After “hum-ing” and “haw-ing”, I finally forked out money for the DLC pass for Pokemon Shield. Wednesday was the launch of the first part, so after sinking in maybe ten hours of play into Isle of Armor – more or less- I kind of wanted to talk about it.

To start with, I think my thoughts regarding the additional content is a bit mixed. On one hand, I think it is great to re-acquaint myself with Pokemon of old and ones that I hadn’t even seen before – due to skipping a few generations – but I oftentimes struggle to fully commit to feeling like I am getting bang for my buck. I’ve finished about 90% of the DLC, with some of the more expensive dojo upgrades and the optional Restricted Sparring the only things not completely finished.

In this new batch of content, we are flown to an island way east of the main Galar region. After a quick introduction to your new main rival (in my game, Avery), you are then thrown into an unrestricted Wild area, like the one in the middle of the mainland. This is filled with a new selection of favourites to catch, picked from a few of the previous generations: Tauros patrol the grassland and Scyther flit menacingly nearby; Sharpedo bumrush you in the open waters, with the ocean being parted aside in its wake; Azurill hop around in the caves, barely reaching your knees.

It genuinely feels refreshing to meet these pokemon again, and I think this DLC brings Pokemon Shield/Sword closer to the vision of what fans wanted. It’s nowhere near the 800 or so that people initially expected, but its a positive start.

I suppose the thing that disappoints me a little is to which group of people this DLC is targeted towards. There are two rough groups in my mind: People who have maxed out the main dex/are returning to the game for the first time since finishing the main story; people earlier in to the game who have only just reached the Wild Area in Galar. This means unfortunately for the former group, that some of the Pokemon you have already caught will go towards the DLC-Pokedex. To some extent I feel a bit cheated by this; straight out of the gate I had about 100 of the 210 filled and part of why I bought this was to catch the Pokemon not included in the base game. With 400 or so to choose from, I would’ve liked a few more different Pokemon to be available to catch – I hope the second part of the pass can fix this a bit more.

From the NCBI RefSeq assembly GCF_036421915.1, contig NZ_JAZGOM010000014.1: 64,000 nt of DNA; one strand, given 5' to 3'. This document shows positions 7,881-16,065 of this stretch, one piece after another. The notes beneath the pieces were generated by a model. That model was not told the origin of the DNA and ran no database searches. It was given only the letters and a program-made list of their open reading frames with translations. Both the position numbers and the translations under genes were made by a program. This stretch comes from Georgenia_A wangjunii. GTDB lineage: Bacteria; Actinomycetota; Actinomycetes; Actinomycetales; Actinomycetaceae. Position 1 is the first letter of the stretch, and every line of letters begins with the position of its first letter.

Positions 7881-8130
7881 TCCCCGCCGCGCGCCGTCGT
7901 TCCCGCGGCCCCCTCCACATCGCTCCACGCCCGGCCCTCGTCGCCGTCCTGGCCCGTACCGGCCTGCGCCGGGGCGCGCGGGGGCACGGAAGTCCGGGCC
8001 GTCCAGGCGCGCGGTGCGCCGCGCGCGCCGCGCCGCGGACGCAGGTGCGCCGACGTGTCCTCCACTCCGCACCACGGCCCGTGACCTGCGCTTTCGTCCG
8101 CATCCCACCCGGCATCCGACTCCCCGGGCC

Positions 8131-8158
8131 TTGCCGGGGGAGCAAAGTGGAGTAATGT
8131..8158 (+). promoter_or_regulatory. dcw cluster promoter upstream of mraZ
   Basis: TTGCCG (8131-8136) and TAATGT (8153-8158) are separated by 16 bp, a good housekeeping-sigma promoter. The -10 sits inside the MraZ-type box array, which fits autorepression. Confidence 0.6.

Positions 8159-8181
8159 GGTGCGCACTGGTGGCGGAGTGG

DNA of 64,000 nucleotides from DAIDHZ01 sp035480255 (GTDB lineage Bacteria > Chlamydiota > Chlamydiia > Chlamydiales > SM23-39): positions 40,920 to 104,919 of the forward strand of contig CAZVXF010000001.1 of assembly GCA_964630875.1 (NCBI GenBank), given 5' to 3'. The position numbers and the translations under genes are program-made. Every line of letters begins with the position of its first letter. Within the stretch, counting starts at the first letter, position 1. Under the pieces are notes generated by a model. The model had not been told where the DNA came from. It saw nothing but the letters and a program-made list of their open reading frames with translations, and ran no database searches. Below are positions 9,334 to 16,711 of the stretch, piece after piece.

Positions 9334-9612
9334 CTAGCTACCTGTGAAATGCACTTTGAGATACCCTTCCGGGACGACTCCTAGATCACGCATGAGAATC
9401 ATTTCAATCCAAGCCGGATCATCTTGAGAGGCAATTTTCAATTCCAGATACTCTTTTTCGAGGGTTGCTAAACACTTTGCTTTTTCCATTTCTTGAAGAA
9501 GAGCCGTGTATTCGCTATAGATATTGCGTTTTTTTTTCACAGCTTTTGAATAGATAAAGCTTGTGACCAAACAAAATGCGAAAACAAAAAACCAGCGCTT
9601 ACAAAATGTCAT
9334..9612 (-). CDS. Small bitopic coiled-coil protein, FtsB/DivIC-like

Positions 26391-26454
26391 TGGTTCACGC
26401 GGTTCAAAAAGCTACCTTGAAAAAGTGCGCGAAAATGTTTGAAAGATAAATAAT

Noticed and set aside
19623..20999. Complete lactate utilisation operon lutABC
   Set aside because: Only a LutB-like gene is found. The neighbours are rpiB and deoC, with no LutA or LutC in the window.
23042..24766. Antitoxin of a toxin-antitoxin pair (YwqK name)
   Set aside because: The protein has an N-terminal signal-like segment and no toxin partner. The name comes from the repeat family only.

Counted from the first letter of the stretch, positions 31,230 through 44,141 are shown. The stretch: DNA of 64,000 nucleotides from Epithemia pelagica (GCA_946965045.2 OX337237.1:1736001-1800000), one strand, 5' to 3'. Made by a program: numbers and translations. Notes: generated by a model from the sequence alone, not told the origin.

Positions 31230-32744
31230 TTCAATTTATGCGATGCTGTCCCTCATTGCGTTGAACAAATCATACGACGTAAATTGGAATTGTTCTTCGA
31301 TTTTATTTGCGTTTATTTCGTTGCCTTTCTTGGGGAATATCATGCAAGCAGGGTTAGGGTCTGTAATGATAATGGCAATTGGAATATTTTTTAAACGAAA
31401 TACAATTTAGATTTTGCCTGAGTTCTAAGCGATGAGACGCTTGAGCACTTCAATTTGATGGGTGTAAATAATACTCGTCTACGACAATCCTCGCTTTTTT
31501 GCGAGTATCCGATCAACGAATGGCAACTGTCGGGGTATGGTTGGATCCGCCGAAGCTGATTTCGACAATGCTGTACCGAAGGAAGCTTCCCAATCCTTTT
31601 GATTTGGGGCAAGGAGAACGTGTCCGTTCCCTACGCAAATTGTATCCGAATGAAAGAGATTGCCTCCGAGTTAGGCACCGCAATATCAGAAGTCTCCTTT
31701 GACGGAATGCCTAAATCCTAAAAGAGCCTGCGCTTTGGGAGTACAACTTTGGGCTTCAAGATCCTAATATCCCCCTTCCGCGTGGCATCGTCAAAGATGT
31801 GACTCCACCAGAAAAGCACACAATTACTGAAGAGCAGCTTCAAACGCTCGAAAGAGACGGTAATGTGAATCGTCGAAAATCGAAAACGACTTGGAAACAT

I think the difficulty wasn’t really there either, rumours of a level scale to match your Pokemon wasn’t found in my copy. Every trainer fought and Pokemon caught in the wild was found at level 60 or maybe a few levels above and below, which didn’t prove much of a challenge to most of my party – who were around level 85. It might be different for some of the newer gamers, but I wasn’t able to test that. Most battles, even during the campaign against your rival, was capped at around the 60 mark and I could one or two shot each opponent with whoever I played.

The one real challenge came later.

As much as I gripe, there are some new forms and faces though that they have included. The most notable addition to the game is one exclusive to the DLC: Kubfu, a small, adorable martial arts bear (fighting type) that you are to bond with and raise as part of the trials – he is my son and I will die for him.

The DLC is essentially tied to Kubfu’s development and growth and is the heartbeat of the short main story. Eventually you will be offered the chance to put Kubfu through a gauntlet that will have implications for his final evolution type – a five floor non-stop battle to choose between Fighting/Dark or Fighting/Water evolutions, which is a little more challenging than the other battles. It’s a straight tower block fight up the levels with no chances to back out, so preparation was required a bit.

The game also offered up new g-max forms and moves for your starter Pokemon, (and one of Bulbasaur and Squirtle) via G-max soup, collected from ingredients on the island. My Rillaboom, for example, became an eight limbed spider on gigantic drum kits, with the other starters equally receiving exaggerated forms. Urshafoo (Kubfu’s final form) also had the option to gigantimax, with one of the two forms and moves dependent on which dual type you have chosen – and it packs a tactical punch, evading protection and barriers that opponents have put up (my boy is an absolute unit now).